BCDR International Arbitration Review
December 2017 – Volume 4 Issue 2
Page 245

Note from the General Editor

The BCDR-AAA Arbitration Rules were originally adopted in 2010 and were closely modeled on the ICDR International Arbitration Rules in force at the time. During the ensuing years, several institutions, including the ICDR, substantially revised their rules, and BCDR-AAA was naturally alert to those developments. It was thus felt that some changes were needed to bring the 2010 BCDR-AAA Arbitration Rules into line with evolving practices.

Further impetus for the revision of the rules came from the enactment by Bahrain in 2015 of arbitration legislation that adopted the UNCITRAL Model Law on International Commercial Arbitration for both domestic and international disputes. This set a standard to which BCDR-AAA also needed to adjust by modernizing its own rules.

At the end of 2015, BCDR-AAA's Board of Trustees (the 'Board') entrusted a three-member Rules Review Committee (the 'Committee'), composed of Dr. Antonio R. Parra, former ICSID Deputy Secretary-General, Mr. Adrian Winstanley, OBE, former LCIA Director General, and the author of this note, with the task of drafting revised arbitration rules for consideration by the Board.

The Committee took the 2010 BCDR-AAA Arbitration Rules as its base, enhancing and augmenting these, while also referring to the latest rules of leading international and regional arbitration institutions, as well as to the 2010 UNCITRAL Arbitration Rules. The Committee was thus able to submit to the Board a set of draft rules embodying what it considered to be the best standards in international arbitration, suitably tailored to local and regional needs.

The draft rules were made public in September 2016 at a meeting on the sidelines of the International Bar Association (IBA) Annual Conference in Washington, DC. At the same time, they were made available for review on the BCDR-AAA website, and invitations were sent to a number of practitioners for review and feedback. Written comments on the draft rules were received by BCDR-AAA in the fall of 2016.

The Committee carefully considered all observations made by commentators and incorporated amendments that it believed would further enhance the rules. The revised rules were subsequently adopted by the Board.

The new BCDR-AAA Arbitration Rules came into effect on 1 October 2017. They are available in English, French, and Arabic, all three versions being equally authoritative.The French version of the rules was prepared by Mr. Fady E. Béchara (attorney-at-law, Lebanon) and by the author of this note, and the Arabic version by Mr.Ahmed Husain (BCDR-AAA's Chief Operating Officer), Dr. Faris K. Nesheiwat (attorney-at-law, Jordan), and the author of this note. Readers will find the English and French versions in this issue. The Arabic version will be published in the next issue, which will be a continuation of this issue, as mentioned below.

The adoption of the rules was the culmination of two years of collective work involving current and former institutional leaders with considerable experience in the drafting of rules and the administration of cases, leading practitioners in the region and elsewhere who generously provided feedback on the draft, and distinguished lawyers who worked on the translations.The undertaking was a great example of international teamwork bridging cultural, linguistic, and legal traditions.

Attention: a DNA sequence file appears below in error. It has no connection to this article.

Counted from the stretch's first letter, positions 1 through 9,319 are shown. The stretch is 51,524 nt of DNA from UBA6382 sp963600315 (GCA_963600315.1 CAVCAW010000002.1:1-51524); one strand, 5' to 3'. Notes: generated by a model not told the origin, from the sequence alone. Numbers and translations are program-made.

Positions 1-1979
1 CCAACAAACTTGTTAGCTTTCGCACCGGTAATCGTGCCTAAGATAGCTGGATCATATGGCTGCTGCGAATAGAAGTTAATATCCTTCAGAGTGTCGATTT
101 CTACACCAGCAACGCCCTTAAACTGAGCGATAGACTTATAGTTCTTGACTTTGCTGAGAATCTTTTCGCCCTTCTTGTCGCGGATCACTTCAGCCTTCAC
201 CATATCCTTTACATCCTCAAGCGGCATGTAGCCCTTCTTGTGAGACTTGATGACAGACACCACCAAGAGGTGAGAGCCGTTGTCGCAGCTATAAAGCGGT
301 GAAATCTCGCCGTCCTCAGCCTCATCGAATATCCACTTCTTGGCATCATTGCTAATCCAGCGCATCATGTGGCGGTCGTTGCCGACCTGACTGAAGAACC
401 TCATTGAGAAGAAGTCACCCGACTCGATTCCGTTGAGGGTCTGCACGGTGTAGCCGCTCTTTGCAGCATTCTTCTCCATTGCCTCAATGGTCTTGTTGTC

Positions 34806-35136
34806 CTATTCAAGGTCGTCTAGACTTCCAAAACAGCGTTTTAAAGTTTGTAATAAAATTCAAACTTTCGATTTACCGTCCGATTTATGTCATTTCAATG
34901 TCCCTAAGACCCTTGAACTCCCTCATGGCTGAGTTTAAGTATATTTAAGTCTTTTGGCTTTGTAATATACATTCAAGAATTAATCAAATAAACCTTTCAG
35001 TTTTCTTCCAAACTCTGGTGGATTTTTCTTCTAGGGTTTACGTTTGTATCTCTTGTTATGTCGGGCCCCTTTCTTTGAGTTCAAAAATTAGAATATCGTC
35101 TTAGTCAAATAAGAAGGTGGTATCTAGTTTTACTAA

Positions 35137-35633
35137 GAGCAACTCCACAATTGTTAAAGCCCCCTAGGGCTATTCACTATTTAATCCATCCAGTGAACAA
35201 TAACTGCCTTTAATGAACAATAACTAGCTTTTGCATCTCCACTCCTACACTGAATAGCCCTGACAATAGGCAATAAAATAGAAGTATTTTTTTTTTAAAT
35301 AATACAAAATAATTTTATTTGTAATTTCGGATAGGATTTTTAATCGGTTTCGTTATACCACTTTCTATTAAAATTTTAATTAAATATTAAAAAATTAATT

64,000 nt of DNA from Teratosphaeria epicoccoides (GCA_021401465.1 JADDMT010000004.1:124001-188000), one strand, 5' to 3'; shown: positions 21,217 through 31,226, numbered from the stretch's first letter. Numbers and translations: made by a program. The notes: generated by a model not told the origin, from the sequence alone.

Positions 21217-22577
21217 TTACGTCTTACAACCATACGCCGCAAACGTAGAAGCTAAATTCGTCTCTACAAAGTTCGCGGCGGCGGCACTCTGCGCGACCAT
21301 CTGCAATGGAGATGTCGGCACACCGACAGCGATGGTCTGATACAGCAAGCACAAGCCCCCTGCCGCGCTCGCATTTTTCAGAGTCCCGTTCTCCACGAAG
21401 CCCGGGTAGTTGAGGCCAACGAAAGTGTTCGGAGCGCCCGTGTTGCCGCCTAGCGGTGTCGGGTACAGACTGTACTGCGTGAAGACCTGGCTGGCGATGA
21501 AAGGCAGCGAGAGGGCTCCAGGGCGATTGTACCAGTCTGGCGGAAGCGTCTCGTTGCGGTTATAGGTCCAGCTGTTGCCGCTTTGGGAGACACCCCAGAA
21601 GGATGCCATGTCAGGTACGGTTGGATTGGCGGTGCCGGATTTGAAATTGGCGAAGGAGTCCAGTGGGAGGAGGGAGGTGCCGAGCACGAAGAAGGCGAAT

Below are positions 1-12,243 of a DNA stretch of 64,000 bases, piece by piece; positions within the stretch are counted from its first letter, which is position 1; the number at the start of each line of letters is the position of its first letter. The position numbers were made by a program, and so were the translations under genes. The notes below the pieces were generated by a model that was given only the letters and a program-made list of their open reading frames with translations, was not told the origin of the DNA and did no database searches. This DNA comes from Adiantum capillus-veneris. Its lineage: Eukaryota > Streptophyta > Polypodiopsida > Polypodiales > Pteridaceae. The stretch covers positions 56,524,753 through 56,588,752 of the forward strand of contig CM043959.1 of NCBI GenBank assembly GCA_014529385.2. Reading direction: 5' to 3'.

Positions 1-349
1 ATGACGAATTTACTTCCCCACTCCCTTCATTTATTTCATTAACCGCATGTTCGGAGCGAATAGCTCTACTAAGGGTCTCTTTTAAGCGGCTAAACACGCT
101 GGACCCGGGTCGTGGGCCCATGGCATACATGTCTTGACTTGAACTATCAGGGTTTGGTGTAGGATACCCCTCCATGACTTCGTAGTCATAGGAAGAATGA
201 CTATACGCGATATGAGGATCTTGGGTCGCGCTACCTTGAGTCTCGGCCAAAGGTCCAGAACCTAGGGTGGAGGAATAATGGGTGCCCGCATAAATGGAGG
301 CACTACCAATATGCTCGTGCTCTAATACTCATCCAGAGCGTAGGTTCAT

The rules introduce changes that enhance arbitration procedure, as well as a significantly amended fee schedule incorporating features used widely by arbitration centers and a new model arbitration clause. Some of the most significant additions and amendments to the rules include:

- a new screening provision that gives BCDR-AAA authority to refuse to register a request for arbitration if, prima facie, there appears to be no agreement between the parties to refer the dispute to arbitration under the
rules (Article 3);

- a new provision on expedited procedure, whereby a sole arbitrator will be appointed for smaller claims (i.e., those not exceeding USD 1 million), regardless of whether the parties have agreed elsewhere to a three-member tribunal (Article 6);

- an amended procedure for the appointment of arbitrators, which, while still allowing parties to nominate arbitrators, requires the arbitrators to be formally appointed by BCDR-AAA (Article 9);

- a new provision allowing the tribunal to appoint an administrative secretary, subject to the written approval of BCDR-AAA and of all the parties (Article 13);

- an amended emergency arbitrator procedure that increases efficiency and enhances the independence of the arbitrator (Article 14);

- a new summary procedure, which allows the tribunal summarily to determine any legal or factual issue that it decides may be suitable for summary proceedings (Article 18);

- a new provision regulating the conduct of party representatives, which draws on the IBA Guidelines on Party Representation in International Arbitration (Article 21);

- a new procedure that permits the joinder of parties (Article 28);

- a new provision allowing consolidation of two or more arbitrations (Article 29);

- an amended provision on confidentiality, which provides that, unless otherwise agreed by the parties, BCDR-AAA may publish selected awards and decisions in redacted form (Article 40); and

- an amended provision on limitation of liability, which applies to the arbitrators, to any secretary or expert to the tribunal, and to BCDR-AAA, including its officers and employees (Article 41).

The BCDR International Arbitration Review is devoting this issue and the next one to commentaries on the new BCDR-AAA Arbitration Rules by leading arbitration specialists. All the authors were encouraged to express their forthright views, in the expectation that any recommendations or suggestions for improvement they offered would be considered in future revisions of the rules.

Nassib G. Ziadé